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Parents and Members of the Public

Public Expectations of our Educational Institutions
The Pennsylvania Department of Education's mission is to lead and serve the educational community to enable each individual to grow into an inspired, productive, fulfilled life-long learner.  To that end, the public can expect qualified, effective educators in its public schools and administrators who are capable instructional leaders.  The public school environment for every student in Pennsylvania should be supportive, safe and responsive.  The ethical standards of conduct demanded of every certificated educator and other educators who fall within the jurisdiction of the educator discipline act in Pennsylvania are detailed in the code of professional practice and conduct for educators.  
The professional standards and practices commission is vested with authority for disciplining those educators who engage in misconduct or who breach the ethical standards of the education profession.  The commission is committed to protecting the interests of the public and the children/students of this commonwealth while ensuring that the discipline process is conducted in a fair and impartial manner.
What to do if you have a concern about an educator
In most cases, it is advised to address concerns directly with the educator.  If speaking to the educator is not appropriate or feasible, then concerns should be brought to the educator's supervisor.  Many concerns can be resolved at the local level without intervention of the state.
Another option is to file an educator misconduct complaint with the department of education.  The educator discipline act assigns responsibility for reviewing, investigating, and prosecuting educator misconduct with the department. Complaint forms can be obtained by clicking the link above or by contacting the Office of Chief Counsel, Pennsylvania Department of Education at (717)787-5500.   Detailed frequently asked questions about filing a complaint.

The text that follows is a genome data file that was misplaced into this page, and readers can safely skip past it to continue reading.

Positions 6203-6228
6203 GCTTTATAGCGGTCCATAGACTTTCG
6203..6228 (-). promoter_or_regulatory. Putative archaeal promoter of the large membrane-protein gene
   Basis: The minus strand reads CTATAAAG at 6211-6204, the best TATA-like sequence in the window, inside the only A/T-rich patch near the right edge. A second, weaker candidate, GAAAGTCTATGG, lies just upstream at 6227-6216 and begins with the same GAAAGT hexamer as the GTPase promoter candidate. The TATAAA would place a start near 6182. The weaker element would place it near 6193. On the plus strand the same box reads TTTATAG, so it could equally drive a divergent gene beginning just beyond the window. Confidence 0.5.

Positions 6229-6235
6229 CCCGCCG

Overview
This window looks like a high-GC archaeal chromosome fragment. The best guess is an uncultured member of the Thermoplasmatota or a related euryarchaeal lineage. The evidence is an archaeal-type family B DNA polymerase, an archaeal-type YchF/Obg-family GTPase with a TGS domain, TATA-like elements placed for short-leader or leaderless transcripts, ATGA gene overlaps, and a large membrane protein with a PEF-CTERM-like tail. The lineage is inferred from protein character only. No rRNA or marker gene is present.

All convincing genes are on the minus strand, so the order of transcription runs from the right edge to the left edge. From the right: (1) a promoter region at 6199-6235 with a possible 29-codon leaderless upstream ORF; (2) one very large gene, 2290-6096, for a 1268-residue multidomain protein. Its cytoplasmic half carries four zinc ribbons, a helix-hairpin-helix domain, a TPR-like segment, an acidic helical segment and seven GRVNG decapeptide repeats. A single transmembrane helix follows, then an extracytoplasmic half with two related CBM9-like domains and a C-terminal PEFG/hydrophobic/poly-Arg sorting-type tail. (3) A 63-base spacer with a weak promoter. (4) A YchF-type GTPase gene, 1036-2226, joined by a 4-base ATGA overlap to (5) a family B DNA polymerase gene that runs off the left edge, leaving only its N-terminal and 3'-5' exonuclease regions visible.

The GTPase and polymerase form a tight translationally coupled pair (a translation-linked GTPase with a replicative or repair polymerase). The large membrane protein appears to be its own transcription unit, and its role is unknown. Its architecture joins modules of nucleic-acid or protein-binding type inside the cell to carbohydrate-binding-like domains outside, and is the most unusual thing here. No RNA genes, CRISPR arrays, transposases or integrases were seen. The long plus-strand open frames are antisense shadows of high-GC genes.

Can I complain anonymously
In order for a complaint to be accepted, it must be signed and verified by the interested party filing the complaint.  Anonymous complaints will not be processed.
What is the jurisdiction of the Professional Standards and Practices Commission
The commission has jurisdiction over all certificated educators (public school and private academic school certification) and those educators, who work in a charter or cyber charter school or in a contracted educational provider with which the school entity contracts to provide direct educational services to its students, but who would need certification if they worked in a traditional public school setting.  The jurisdiction extends to those holding certification even though they have resigned or retired, are no longer working in education or in Pennsylvania, or are working in a private or non-public school.
Unless certificated, school board directors, coaches and non-professional staff do not fall within the jurisdiction of the commission.
Discipline against an educator may be appropriate where the conduct constitutes immorality, intemperance, negligence, incompetency, cruelty, certification fraud, sexual misconduct, sexual abuse or exploitation, violates the code of professional practice and conduct, or involves a crime of moral turpitude or a crime listed in Section 1-111(e) of the Public School Code of 1949.
If I file a complaint, will I or my child have to testify at a hearing
Not all complaints result in a hearing.  While many cases can be resolved prior to the filing of a notice of charges or an administrative hearing, it is expected that should a case proceed to hearing that witnesses will be called to testify.  Depending on the facts of the case, you or your child may be asked to provide testimony.
The entire disciplinary process, including the complaint, is confidential.  Information is released to the public only if public discipline is actually imposed on the educator.  Violations of the confidentiality prescriptions in the educator discipline act may constitute a criminal offense.  The confidentiality provisions are designed to protect the complainant and the affected educator and to avoid possible prejudice to the discipline process. If your child has to testify, the commission will make every effort possible to redact any reference to your child in the record should the record become public.